Sylvester Stallone co-wrote his own adaptation with veteran Thomas Meehan ("Annie," "Hairspray"), so we assume the original Rocky had a reason to adjust the fighter's raw egg diet for Broadway. I suspect he would be surprised to know that fans in a theater chat room have been debating the three-versus-five egg question since the previews began.
Woody Allen is writing his own adaptation of "Bullets over Broadway," but without the movie's co-writer, Douglas McGrath. Since Allen isn't much of a chatterer, we have to assume he believes that someone besides Wiest -- actually, Marin Mazzie -- will be able to deliver that indelible character's delicious lines.
Of course, the adapter's dilemma works both ways. If you have seen the trailers for the new movie version of "Annie," you may be surprised to see our little Depression-era redhead is now a modern-day foster kid from Harlem (Quvenzhane Wallis, so amazing in "Beasts of the Southern Wild"). Daddy Warbucks is now a New York tycoon with ambitions to be mayor, played by Jamie Foxx, and dowdy old Miss Hannigan is gorgeous Cameron Diaz.
Like many baby boomers born far from Broadway, I was imprinted with Bob Fosse's 1972 movie version of "Cabaret." Liza Minnelli was the only possible Sally Bowles on a lark in pre-Nazi Berlin, and a gay love interest was hardly a subtext.
When the 1966 Kander/Ebb masterwork reopens next month in a version of Sam Mendes' dazzling, sexually unblinking 1998 revival, few may remember that the original Broadway hit broke taboos by dealing with abortion and Nazis.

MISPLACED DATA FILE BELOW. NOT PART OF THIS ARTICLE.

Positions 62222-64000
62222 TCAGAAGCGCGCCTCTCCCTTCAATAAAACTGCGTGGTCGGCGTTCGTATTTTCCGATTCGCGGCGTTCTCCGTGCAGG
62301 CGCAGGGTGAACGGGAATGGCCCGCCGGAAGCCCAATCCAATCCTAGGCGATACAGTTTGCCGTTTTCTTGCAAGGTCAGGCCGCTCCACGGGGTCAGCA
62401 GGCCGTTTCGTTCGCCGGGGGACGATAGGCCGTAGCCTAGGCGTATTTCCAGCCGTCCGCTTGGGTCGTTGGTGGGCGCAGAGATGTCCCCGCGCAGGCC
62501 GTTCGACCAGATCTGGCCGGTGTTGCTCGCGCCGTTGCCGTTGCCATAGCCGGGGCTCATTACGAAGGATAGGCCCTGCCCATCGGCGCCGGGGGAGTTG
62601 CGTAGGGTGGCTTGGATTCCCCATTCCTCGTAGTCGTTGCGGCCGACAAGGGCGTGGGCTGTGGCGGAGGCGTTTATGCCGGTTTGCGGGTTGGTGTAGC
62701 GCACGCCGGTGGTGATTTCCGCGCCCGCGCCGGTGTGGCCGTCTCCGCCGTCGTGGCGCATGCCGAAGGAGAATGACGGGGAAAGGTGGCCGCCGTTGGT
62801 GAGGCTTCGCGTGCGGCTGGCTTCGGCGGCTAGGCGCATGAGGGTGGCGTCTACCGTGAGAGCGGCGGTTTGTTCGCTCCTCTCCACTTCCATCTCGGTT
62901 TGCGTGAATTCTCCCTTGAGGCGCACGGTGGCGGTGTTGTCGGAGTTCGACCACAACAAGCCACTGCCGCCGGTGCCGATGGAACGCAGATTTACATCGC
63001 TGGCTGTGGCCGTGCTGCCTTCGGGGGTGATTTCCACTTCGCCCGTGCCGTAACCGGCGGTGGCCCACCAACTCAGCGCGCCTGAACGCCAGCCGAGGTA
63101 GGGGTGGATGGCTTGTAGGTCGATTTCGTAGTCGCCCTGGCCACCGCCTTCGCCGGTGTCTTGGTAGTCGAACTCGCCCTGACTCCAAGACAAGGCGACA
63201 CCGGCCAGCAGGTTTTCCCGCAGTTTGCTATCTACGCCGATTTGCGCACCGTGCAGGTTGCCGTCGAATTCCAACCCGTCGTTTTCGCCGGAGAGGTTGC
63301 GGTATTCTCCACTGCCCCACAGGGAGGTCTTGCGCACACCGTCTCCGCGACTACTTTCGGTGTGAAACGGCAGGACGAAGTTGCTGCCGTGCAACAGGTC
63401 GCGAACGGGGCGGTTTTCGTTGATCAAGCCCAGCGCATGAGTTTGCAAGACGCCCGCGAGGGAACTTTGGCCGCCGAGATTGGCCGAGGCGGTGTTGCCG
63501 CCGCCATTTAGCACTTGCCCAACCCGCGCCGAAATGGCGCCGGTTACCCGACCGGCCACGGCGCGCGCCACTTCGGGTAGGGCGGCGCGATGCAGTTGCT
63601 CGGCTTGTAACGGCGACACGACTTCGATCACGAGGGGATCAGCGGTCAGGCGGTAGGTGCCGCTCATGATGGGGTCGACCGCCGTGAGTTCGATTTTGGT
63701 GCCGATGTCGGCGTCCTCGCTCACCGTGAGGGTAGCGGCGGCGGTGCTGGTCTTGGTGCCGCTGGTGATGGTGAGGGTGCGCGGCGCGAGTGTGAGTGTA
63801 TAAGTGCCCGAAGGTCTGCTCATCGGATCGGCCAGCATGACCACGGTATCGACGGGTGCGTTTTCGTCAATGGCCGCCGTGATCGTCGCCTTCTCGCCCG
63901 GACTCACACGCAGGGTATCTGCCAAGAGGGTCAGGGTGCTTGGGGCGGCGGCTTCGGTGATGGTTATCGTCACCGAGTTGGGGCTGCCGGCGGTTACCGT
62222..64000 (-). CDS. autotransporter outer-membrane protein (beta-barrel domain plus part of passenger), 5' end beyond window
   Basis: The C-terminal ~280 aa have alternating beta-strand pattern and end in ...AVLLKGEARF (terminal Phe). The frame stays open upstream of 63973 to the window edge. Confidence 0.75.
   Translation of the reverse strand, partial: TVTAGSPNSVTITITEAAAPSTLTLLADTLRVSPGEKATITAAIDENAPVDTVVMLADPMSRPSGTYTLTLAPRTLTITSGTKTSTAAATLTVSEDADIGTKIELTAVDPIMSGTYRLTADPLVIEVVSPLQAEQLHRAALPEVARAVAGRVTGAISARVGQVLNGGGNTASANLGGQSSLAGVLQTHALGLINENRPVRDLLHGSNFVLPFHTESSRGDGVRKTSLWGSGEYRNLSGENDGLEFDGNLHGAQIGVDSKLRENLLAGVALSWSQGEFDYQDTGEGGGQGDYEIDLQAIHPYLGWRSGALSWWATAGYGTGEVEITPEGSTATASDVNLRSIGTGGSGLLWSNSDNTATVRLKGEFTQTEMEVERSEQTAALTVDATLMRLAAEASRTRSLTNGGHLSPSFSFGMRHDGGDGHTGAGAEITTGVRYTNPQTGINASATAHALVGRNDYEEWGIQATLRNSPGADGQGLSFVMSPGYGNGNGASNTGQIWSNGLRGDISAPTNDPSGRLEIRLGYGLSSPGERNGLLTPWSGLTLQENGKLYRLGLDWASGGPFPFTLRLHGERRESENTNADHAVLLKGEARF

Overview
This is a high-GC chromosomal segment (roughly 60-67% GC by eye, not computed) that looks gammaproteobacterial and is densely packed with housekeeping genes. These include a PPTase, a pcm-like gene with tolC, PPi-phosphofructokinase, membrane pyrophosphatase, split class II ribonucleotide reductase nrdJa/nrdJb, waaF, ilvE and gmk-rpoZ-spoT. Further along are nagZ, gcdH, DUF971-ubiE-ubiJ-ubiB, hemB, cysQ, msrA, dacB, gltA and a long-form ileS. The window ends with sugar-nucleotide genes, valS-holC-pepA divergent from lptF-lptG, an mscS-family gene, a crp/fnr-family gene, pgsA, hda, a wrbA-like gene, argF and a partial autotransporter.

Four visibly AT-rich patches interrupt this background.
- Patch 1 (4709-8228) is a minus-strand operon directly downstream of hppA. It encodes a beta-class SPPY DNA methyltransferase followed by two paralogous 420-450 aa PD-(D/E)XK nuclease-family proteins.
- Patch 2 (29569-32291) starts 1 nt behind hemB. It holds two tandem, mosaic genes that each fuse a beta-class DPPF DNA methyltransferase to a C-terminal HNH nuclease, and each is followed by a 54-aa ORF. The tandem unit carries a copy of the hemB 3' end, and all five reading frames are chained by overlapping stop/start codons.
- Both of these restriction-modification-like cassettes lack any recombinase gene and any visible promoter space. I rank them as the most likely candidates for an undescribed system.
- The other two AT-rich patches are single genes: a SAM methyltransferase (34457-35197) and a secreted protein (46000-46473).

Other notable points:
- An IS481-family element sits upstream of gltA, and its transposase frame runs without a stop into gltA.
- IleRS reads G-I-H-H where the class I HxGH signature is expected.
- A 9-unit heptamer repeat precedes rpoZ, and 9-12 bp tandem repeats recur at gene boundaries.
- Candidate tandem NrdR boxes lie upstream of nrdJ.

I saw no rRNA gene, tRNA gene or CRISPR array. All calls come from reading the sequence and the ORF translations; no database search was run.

Joe Masteroff, who wrote the adaptation from stories by Christopher Isherwood, remembers "we took every dangerous turn, but it was not possible to have a gay character onstage, much less a leading man who is more and more gay. All the things we were writing about were dangerous or impossible to write about," he told me in a recent phone interview. "Well, you know what this stage is like today. . . . We could not possibly have done that in 1966."
Masteroff was not asked to write the screenplay, and he has meaningful reservations about it. He understands that, even today, "a lot of people never saw the real show." I asked if it would be possible to make a new movie that keeps all of the Broadway songs this time and is honest about all aspects of the story. "There is some fairly important man out in Hollywood who wants to make another version," he says philosophically. "But I'm 94 years old. I don't expect to see it."
There are many ways to adapt a movie into a musical and a musical into a movie. The musical adaptations I resent are the ones that appear to have used tracing paper instead of imagination -- what someone, feeling more polite than I, recently compared to a "tribute band honoring the movie."
Dozens of movie adaptations are in the Broadway pipeline, and virtually every Hollywood studio now has a development partnership with Broadway producers. I'm going to be studying DVDs before I go to the theater for a long time. But I get a kick, in a melancholy way, out of Stephen Schwartz's title for his newest show. He calls it "Houdini: An Original Musical." Imagine that.